The stakes are high – a stolen list of all NATO agents embedded inside terrorist organizations – but also lend some real-world sense of true danger.


Judi Dench as M plays an even more central role than usual, and when her fate plays out, it carries an emotional wallop.


As for Bond, we delve more deeply into his past than ever before, including the climactic fight with the antagonist, Mr. Silver (played with verve by Javier Bardem), happening at his family’s long-dilapidated home, Skyfall. But as the walls literally are burning down around him, we still get the Bond we have come to know, as he declares, “I always hated this place.” Little room seems to exist in James Bond’s world for sentiment or emotion – well, that is, until the death of M.


As for the rest of us, though, we get to enjoy being a little sentimental, or get to reminisce, as Skyfall offers some tips of the hat to early Bond films, including a glorious Aston Martin DB5, even with an ejector seat, as well as a new, old-style M office. Director Sam Mendes excelled at making an unmistakable Daniel Craig Bond film, but with wonderful references to the character’s long cinematic past.


For good measure, Naomie Harris ranks as a delight as Moneypenny, who also plays a more important role in Skyfall than did any of the character’s previous renditions.


Finally, I must mention that Bond’s hand-to-hand combat scene in a Shanghai skyscraper amidst glass and light rates as a visual feast. Yes, indeed, Skyfall hits all the right Bond notes and more.

Spectre (2015) – 4 stars out of 5


Skyfall was a tough act to follow, as they say, and while Spectre is a good movie, it inevitably feels like it comes up short.


Perhaps most striking from a movie decision-making perspective, while Skyfall referenced previous Bond movies, Spectre goes deeper on this, to the point that it has the feel of a Sean Connery Bond vehicle, but with Daniel Craig as James Bond. That’s not necessarily a bad thing, but it is different. Also, along the way, occasional glossing over of some details occurs.


At the same time, there is much here to relish. Judi Dench’s M reaching out with one last mission for Bond from beyond the grave sets the story well. The Day of the Dead opening is gripping, especially the brutal fight in a helicopter over a crowded square. In fact, the ferocity of the fight scenes in this movie warrant recognition, including the fight between Bond and Dave Bautista’s Mr. Hinx, inside a train. I couldn’t help but compare it to the classic train-car fisticuffs in Sean Connery’s From Russia with Love.


And watching this movie once more, Christoff Waltz’s Blofeld has grown on me. He is entertainingly crazy and evil.


Once again, Harris is top notch as Miss Moneypenny. But I also must mention two additions who came on in Skyfall, and appear in Spectre as well – Ben Whishaw as Q and Ralph Fiennes as the new M. These are iconic Bond roles, and each actor excels. I particularly find Q’s interactions with Bond splendid – as was the case with past Qs and Bonds.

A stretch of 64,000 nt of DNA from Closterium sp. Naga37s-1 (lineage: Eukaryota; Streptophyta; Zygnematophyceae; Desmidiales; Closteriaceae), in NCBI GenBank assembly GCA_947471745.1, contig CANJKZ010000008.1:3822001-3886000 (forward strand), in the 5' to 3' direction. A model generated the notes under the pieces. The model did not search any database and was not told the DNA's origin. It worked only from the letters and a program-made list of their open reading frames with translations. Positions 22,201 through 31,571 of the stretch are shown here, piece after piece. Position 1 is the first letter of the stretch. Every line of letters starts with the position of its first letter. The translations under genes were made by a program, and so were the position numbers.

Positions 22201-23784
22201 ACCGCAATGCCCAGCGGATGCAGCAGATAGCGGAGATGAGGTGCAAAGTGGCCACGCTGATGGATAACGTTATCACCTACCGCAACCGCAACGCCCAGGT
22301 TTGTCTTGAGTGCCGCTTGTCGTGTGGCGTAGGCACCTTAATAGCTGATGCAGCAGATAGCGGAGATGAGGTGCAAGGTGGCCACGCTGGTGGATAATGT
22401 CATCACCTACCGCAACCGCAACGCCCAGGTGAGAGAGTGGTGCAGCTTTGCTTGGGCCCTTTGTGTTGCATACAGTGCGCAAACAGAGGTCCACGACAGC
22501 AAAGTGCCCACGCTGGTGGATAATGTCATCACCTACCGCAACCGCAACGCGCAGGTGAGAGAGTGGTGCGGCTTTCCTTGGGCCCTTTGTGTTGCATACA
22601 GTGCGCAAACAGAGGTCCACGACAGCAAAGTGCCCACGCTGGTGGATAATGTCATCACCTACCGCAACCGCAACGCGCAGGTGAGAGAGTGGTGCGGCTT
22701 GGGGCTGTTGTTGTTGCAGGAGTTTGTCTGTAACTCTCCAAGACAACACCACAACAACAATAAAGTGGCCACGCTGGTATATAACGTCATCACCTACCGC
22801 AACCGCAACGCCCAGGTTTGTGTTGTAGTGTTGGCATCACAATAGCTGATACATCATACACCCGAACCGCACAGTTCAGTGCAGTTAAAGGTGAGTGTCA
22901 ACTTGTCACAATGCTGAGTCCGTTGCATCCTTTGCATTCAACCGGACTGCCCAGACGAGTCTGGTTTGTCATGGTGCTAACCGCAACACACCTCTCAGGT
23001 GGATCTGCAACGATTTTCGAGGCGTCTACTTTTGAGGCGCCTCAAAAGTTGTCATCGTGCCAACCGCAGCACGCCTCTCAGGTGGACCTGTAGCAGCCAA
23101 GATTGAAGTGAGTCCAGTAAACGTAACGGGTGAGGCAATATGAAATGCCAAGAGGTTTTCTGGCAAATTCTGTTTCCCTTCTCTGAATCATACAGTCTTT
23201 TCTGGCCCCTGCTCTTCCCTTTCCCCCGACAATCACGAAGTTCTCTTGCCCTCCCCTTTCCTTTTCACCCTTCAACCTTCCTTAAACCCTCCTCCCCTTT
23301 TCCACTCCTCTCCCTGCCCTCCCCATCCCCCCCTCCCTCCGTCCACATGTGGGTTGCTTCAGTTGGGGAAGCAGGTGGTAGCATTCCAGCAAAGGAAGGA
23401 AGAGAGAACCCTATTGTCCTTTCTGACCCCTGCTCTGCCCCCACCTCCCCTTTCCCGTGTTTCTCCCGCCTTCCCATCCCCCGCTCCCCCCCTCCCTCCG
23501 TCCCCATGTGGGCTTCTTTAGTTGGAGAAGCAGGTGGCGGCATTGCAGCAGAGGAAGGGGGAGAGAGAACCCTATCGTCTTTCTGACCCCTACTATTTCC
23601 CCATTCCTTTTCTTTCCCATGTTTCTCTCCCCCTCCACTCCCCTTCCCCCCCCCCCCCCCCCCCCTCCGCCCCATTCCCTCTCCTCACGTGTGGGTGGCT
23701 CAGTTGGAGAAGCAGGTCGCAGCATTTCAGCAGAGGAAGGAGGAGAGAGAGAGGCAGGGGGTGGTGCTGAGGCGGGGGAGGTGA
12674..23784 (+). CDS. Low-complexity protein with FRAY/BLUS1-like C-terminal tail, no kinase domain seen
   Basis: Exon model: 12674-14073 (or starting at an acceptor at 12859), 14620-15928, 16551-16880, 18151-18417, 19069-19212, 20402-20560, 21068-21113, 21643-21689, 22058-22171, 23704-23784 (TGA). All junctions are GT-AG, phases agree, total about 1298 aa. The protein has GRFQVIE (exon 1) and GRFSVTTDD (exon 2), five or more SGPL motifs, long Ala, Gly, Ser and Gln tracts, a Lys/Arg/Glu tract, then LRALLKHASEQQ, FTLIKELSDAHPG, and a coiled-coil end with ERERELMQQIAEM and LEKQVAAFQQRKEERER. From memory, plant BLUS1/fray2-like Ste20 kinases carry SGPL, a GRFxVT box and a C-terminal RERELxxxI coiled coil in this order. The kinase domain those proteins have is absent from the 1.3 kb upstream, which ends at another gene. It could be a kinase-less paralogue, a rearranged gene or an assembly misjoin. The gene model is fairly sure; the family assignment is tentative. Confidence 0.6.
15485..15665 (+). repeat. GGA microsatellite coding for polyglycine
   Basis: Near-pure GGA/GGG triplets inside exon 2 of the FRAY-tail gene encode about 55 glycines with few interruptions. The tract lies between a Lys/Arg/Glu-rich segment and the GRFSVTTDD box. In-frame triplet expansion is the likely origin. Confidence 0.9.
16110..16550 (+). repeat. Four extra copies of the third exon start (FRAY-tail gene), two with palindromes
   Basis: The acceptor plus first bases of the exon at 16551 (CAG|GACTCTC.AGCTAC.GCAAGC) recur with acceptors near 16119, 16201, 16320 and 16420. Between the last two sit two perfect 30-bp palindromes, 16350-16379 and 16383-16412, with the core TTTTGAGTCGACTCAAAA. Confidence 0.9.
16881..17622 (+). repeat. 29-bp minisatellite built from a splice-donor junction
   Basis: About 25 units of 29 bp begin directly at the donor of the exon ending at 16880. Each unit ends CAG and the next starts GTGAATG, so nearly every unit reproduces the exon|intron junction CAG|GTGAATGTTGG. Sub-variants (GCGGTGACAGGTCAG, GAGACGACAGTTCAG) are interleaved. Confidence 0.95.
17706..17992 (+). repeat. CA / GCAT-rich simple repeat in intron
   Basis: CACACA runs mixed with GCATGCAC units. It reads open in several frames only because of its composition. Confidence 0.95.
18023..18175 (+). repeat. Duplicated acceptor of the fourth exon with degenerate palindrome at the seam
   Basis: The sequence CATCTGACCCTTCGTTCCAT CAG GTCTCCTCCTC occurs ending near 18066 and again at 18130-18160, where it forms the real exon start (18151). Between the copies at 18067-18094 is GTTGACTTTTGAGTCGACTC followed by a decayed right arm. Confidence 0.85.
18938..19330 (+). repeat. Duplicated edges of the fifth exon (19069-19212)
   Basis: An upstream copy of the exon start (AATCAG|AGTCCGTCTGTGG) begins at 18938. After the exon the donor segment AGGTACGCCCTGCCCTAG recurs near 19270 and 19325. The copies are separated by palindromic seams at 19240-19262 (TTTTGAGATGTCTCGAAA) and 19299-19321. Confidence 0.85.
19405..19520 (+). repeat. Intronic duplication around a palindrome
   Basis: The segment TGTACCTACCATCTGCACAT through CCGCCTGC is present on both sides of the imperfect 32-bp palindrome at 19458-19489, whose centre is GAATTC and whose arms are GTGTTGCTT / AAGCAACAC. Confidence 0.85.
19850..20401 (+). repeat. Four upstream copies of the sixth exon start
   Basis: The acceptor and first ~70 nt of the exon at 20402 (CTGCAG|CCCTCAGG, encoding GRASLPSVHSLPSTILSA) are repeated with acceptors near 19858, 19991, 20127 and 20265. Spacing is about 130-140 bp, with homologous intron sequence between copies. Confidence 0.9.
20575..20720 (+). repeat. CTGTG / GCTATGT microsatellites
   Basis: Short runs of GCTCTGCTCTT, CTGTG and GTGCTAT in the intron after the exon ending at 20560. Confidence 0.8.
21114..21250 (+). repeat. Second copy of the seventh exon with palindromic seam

Alas, though, I admit to finding Lea Seydoux as Madeleine uninspiring. For all of the women who have entered and exited the Bond universe, that it would be this rather dull character who would become James Bond’s key love interest is unconvincing at best and ultimately disappointing. Contrast this character with Vesper from Casino Royale, and you’ll see my point.

However, after mentioning these other players, we must return to Daniel Craig as Bond. As evidenced once more in Spectre, he brings a depth and range to the role of James Bond that none of the previous Bonds had achieved. And as a result, after enjoying the first four Bond films starring Daniel Craig, I am looking forward to Craig’s final Bond outing in No Time To Die with great anticipation.




Ray Keating is a columnist, novelist, economist, podcaster and entrepreneur.  Keating has three new books out. Vatican Shadows: A Pastor Stephen Grant Novel is the 13th thriller/mystery in the Pastor Stephen Grant series. Get the paperback or Kindle edition at Amazon, or signed books at www.raykeatingonline.comPast Lives: A Pastor Stephen Grant Short Story is the 14th book in the series. Get the paperback or Kindle edition at Amazon, or signed book at www.raykeatingonline.comAnd order the 15th book in the series What’s Lost? A Pastor Stephen Grant Short Story.


The views expressed here are his own – after all, no one else should be held responsible for this stuff, right?


You also can order his book Behind Enemy Lines: Conservative Communiques from Left-Wing New York  from Amazon or signed books  at His other recent nonfiction book is Free Trade Rocks! 10 Points on International Trade Everyone Should Know